Tuesday's news that the latest census data shows that "Australia has become strikingly more Godless over the past decade" (to quote the Sydney Morning Herald) coincides with an unusual conversation I have just had with God.
On to that supernatural chat in a moment, but first to Tuesday's news that just-released data from the 2021 census shows that the proportion of Australians calling themselves Christians has fallen below 50 per cent for the first time.
This "Godlessness" seems to be on the march now across our Wide Agnostic Land, given that those saying they have "no religion" have increased from 29.6 per cent of Australians in 2016 to 38.4 per cent of us in 2021.
For sensitive Australians, census data can have the strange ability to make one feel comfortably and typically Australian or discomfitingly, atypically, unAustralian.
So for example this columnist, an increasingly stiff and creaking 76, takes weird comfort from the 2021 finding that 2,150,396 Australians reported that they live with arthritis.
There is strength and comfort in numbers. In a sense (irrational, I know) this makes arthritis a truly Australian malady and makes those of us afflicted by it feel true blue members of a big Australian family.
By contrast, the 2021 figures about Australian religiosity and irreligiosity give some discomfort.
This is especially so for those of us who dwell in a foggy, indistinct philosophical zone somewhere between the extremes of belief and "no-religion" that are all a rudimentary and clodhopping census can detect.
A philosophically nuanced census would be a beautiful thing and it would count people like me, my Anglican origins wistfully lingering on in my DNA and now co-existing with my mild-mannered atheism. If I didn't tick "no religion" on census day 2021, a Tuesday, it was because it turned out to be one of my week's religious days and not one of my week's irreligious ones.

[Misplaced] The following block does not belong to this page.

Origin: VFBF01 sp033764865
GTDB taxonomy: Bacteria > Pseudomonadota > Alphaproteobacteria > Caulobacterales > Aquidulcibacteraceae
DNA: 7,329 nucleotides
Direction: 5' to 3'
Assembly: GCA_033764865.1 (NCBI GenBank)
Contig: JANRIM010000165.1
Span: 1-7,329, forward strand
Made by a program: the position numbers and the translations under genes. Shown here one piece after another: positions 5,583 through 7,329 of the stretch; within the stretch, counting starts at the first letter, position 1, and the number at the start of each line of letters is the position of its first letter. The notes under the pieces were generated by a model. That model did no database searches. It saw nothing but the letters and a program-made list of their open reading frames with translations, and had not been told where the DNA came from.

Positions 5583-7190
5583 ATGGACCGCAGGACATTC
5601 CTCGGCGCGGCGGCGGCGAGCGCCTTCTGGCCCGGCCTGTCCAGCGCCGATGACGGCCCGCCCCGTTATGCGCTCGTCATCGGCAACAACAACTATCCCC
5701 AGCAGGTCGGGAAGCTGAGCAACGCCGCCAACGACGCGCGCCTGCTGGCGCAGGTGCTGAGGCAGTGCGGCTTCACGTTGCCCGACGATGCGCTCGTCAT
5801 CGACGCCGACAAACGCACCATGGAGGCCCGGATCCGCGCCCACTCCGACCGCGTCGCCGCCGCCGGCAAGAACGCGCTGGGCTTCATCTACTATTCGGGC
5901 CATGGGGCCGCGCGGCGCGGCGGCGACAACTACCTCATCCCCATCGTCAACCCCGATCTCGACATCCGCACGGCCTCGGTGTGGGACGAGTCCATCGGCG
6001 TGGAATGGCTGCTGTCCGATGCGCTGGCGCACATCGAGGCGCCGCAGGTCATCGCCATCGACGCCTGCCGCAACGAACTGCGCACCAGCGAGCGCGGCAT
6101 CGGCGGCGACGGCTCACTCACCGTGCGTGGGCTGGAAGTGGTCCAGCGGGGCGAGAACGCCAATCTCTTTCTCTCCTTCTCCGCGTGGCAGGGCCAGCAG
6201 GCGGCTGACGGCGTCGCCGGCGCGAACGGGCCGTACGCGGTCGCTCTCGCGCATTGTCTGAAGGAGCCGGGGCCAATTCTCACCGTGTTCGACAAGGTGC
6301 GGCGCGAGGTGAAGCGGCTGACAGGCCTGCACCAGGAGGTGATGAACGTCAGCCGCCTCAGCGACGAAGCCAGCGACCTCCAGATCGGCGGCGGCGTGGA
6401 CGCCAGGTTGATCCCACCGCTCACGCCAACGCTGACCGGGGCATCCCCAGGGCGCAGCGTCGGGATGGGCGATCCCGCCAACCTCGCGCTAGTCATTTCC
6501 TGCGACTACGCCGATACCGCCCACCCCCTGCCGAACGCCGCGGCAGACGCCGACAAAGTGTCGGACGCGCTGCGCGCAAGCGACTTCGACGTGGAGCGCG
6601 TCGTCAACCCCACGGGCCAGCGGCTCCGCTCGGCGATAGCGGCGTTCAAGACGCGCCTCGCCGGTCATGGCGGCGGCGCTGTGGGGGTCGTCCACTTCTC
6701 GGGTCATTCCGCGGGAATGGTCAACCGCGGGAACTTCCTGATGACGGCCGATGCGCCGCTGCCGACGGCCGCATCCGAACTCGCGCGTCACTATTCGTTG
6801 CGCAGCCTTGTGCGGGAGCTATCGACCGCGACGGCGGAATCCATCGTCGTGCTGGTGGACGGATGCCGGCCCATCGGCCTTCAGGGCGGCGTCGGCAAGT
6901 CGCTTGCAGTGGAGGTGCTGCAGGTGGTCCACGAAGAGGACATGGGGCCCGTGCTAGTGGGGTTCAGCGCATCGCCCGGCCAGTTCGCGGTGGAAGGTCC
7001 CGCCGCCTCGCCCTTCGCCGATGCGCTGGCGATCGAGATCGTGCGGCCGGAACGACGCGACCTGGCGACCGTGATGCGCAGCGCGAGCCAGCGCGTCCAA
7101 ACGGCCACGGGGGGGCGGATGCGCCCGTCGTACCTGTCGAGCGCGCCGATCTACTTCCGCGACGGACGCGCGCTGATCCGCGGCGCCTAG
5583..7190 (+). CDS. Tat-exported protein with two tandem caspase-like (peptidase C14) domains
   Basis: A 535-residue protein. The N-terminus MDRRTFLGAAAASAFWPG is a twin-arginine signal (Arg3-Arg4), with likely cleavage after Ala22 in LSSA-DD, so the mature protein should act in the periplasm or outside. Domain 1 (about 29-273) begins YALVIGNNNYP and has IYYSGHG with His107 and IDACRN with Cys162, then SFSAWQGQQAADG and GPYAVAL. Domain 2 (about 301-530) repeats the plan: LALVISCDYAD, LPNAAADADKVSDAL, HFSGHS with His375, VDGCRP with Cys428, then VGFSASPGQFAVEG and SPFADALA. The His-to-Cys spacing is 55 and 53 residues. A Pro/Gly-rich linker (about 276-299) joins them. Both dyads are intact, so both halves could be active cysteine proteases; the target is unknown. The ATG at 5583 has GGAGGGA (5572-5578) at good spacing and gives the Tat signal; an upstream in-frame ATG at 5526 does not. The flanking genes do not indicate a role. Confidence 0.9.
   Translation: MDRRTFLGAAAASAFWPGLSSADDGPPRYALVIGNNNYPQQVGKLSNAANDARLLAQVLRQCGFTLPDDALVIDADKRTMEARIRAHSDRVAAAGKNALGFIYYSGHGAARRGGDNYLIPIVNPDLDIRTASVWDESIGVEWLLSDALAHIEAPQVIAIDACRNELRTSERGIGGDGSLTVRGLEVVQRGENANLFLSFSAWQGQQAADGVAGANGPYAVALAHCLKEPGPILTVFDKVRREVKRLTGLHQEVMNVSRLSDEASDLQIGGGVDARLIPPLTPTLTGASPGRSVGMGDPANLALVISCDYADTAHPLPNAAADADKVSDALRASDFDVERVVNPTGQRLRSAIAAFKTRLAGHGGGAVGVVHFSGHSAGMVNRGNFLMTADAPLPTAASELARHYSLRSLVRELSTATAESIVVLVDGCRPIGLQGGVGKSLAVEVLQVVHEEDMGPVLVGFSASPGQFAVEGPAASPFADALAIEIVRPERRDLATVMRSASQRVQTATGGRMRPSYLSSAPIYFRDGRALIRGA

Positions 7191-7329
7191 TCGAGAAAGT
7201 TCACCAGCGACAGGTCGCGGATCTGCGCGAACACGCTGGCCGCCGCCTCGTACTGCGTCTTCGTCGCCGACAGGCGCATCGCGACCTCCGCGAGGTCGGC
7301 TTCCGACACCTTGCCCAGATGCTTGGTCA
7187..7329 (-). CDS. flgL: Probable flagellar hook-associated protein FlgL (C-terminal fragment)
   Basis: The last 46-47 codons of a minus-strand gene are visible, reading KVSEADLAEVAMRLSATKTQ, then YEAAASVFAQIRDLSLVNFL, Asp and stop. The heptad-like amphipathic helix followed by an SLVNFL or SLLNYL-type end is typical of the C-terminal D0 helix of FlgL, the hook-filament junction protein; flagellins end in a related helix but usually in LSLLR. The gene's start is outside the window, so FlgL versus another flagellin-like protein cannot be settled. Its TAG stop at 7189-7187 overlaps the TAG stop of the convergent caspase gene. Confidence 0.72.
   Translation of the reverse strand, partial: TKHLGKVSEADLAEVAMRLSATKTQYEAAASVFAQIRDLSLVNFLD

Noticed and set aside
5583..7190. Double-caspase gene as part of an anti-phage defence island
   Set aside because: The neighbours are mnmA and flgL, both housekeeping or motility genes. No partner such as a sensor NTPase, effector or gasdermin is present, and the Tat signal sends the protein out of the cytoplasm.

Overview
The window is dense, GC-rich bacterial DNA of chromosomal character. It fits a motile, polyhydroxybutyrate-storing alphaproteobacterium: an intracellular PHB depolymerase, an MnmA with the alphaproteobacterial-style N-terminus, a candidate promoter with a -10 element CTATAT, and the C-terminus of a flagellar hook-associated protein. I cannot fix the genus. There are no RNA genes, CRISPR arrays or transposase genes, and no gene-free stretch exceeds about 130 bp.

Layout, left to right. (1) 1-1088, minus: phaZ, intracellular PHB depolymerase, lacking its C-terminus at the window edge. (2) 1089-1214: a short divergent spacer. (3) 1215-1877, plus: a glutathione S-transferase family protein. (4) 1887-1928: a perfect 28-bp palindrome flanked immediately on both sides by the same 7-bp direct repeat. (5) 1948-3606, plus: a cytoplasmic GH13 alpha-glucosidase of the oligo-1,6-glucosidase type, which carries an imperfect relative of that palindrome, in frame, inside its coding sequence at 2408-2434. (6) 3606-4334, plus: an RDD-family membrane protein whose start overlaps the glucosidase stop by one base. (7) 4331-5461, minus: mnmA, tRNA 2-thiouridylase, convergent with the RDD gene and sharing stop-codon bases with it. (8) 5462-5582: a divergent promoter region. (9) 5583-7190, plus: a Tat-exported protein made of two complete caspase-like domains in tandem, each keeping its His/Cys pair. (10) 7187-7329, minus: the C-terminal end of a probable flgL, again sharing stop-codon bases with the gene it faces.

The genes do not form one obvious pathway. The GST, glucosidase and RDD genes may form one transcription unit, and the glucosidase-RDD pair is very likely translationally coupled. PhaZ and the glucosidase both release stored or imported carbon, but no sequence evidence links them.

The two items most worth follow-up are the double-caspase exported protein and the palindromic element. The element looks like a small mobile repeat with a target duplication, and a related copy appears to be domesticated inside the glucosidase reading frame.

The discovery that more and more of us have "no religion" perturbs. One fears that those who bray they have "no religion" may also be declaring they have no room in their shrivelled imaginations for the supernatural, for make-believe and magic. What if the census "no religion" finding is detecting an increasingly aridly rational Australia emerging?
This simultaneously religious and irreligious columnist has just spent several days at a coastal hamlet (let us call it Plagiarism Point - not it's real name) in Victoria's Gippsland.
There, for early risers perched on the correct clifftop facing the far, far horizon of the Tasman Sea, the sunrises have an improbable magnificence.
My habitual Anglican wants to give God the credit for these highly original displays of colours (on some mornings 50 shades of lemon yellow plus dozens of hues of tangerine, of lilac, peach and burgundy).
And yet there was something about these Plagiarism Point sunrises that jangled in my sometimes religiously sceptical, whistleblowing bosom. Surely I had seen these sunrises somewhere before?
Scurrying to Wikipedia I gave an exultant "Gotcha!" when I found that God, while signing His sunrises as all His own work, had taken all these colours from the paintings of J.M.W. Turner, the sunrise-capturing genius who so often seemed to paint with his brushes dipped in light.
When I shirtfronted God about this, getting up the Turners in question on my iPhone as evidence, the Ancient of Days owned up, blushing, to lots of quiet plagiarisms of this kind.
"Ian, original creativity has never been my strength," He sighed, "so that sometimes I need to resort to these sorts of borrowings and forgeries you, an investigative journalist, have uncovered."
"So dob me in if you feel you must; although what harm am I doing in treating simple believers to the occasional skyful of great art?
"But should you dob, I doubt that your ephemeral newspaper columns with their tiny readerships in a tiny city the census shows still has only 454,000 souls will have the power to shake the faith of the 43.9 per cent of Australians the 2021 census shows still identify as Christians.
"And if you're going to dob me in then you'd better get a wriggle on before you go The Way of All Flesh. The census shows that baby boomers like thou are fading fast, now making up just 21.5 per cent of the Australian population."
God. Omnipotent one day - astute, and knowledgably across Australian news and current affairs the next.
Ian Warden is a Canberra Times columnist
Ian Warden is a Canberra Times columnist
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